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After an ultimatum by the U.S. Olympic Committee, USA Gymnastics said Friday it will comply with a demand for its entire board of directors to resign within a week over handling of the Larry Nassar sex-abuse scandal.
The three top members of the board resigned earlier in the week, months after President Steve Penny stepped aside under pressure. But that didn't quell criticism, and the Olympic Committee called for bigger changes.
In a statement late Thursday, the committee outlined six conditions that USA Gymnastics must meet or be decertified as the national governing board for the sport.
"While the USOC encourages USAG to think and act broadly on reforming its culture, we also believe that reform must start with an entirely new board," CEO Scott Blackmun wrote.
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Initially, USA Gymnastics released a statement that did not specify whether the board would resign.
"USA Gymnastics completely embraces the requirements outlined in the (letter)," the organization said. "Our commitment is uncompromising, and we hope everything we do makes this very clear."
On Friday, the organization clarified with a new statement: "USA Gymnastics will comply with the USOC requirements."
Additional Olympic Committee demands include requiring all staff and board members to complete SafeSport training offered by the U.S. Center for Safe Sport within three months and comprehensive ethics training within six months.
"Our position comes from a clear sense that USAG culture needs fundamental rebuilding," the Olympic Committee's letter reads. "Every athlete connected in any way with USAG must feel safe, supported, and encouraged to speak freely about threats to their safety."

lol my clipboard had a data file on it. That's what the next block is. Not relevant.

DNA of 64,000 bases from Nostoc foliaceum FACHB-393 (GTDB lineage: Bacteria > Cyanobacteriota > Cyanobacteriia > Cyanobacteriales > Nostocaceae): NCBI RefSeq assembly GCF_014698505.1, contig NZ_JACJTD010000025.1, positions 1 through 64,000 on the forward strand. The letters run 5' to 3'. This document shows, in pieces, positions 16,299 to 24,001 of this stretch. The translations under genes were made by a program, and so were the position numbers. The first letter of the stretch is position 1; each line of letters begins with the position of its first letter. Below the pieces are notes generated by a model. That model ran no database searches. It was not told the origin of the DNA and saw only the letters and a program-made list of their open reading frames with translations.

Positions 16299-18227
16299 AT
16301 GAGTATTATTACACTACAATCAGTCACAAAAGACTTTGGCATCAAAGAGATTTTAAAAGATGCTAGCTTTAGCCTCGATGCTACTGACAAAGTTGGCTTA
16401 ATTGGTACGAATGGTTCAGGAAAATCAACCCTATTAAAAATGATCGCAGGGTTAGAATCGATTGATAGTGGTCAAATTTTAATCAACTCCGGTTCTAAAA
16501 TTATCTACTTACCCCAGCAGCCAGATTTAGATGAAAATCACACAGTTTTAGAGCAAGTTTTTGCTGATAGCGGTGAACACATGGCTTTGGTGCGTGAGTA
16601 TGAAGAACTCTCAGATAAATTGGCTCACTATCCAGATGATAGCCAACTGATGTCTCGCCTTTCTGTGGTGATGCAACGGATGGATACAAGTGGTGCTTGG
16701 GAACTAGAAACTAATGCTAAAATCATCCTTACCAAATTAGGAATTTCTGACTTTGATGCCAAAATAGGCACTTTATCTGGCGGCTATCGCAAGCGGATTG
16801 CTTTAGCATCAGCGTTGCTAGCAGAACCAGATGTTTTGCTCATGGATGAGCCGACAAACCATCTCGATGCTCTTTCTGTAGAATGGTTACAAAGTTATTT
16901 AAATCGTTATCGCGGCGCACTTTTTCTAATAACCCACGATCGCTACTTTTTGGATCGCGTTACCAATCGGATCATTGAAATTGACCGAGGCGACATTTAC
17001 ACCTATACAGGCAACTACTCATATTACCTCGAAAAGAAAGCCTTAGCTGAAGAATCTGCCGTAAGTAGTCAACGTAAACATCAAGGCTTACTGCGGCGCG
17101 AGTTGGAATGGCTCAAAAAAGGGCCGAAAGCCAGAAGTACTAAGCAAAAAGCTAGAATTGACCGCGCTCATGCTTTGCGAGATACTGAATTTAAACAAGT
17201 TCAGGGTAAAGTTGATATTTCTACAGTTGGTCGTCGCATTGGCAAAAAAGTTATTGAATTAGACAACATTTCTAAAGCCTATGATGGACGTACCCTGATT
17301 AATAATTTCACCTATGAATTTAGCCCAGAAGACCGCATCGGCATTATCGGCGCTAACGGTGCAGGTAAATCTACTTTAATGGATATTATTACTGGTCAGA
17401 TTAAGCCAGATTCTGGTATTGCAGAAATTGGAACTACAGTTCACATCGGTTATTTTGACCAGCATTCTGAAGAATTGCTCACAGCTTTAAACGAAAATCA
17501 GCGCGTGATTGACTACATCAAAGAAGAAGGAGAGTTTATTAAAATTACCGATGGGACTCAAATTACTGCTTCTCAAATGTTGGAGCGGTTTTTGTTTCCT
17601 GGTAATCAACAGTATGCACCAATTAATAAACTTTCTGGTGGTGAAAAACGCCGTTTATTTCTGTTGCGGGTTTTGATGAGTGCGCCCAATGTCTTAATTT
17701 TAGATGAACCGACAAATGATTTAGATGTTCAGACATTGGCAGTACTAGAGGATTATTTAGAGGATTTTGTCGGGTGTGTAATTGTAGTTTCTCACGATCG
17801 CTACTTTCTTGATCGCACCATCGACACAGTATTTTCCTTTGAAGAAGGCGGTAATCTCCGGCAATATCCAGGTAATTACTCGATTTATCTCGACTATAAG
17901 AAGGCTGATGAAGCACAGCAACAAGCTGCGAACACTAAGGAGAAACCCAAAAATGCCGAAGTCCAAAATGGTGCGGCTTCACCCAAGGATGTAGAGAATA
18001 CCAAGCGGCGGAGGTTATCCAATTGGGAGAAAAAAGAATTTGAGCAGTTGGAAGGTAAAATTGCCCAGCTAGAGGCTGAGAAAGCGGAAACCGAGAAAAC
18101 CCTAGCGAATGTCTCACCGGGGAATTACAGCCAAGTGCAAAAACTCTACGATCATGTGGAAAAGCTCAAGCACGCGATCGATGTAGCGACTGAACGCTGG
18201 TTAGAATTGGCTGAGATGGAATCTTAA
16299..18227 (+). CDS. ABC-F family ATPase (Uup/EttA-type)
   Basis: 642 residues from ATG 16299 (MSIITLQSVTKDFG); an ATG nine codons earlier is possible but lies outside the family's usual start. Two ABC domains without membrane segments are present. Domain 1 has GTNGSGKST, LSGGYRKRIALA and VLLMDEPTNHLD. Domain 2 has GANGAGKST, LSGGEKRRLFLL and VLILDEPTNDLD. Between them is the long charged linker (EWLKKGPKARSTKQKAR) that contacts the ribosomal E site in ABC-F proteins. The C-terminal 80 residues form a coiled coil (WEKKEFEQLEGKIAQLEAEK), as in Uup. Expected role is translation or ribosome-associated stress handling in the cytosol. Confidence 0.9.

The USOC's action came a day after the sentencing of Nassar, a former U.S. national team doctor who was sentenced to up to 175 years in prison for sexually abusing seven minors, six of them former patients.
During days of emotional impact statements from more than 150 people, accusers criticized both USAG and the USOC for failing to protect athletes from Nassar's abuse.
In an exclusive interview with NBC's TODAY, two-time Olympian Aly Raisman criticized both organizations for allowing Nassar to practice without a medical license in Texas, the site of the U.S. national team camp and Olympic training center where many gymnasts were allegedly abused.
"What does that say about USA Gymnastics, [the] United States Olympic Committee? Whether they knew or didn't know, that's a big problem, and we need to investigate how this happened."
Raisman demanded an independent investigation into both organizations for mishandling the Nassar scandal. "This is bigger than Larry Nassar," she said. "We have to get to the bottom of how this disaster happened. If we don't figure out how it did, we can't be confident that it won't happen again."
CORRECTION (Jan. 26. 10:20 a.m. ET): An earlier version of this article misstated the number of people Larry Nassar was convicted of abusing. It was seven, not more than 150.)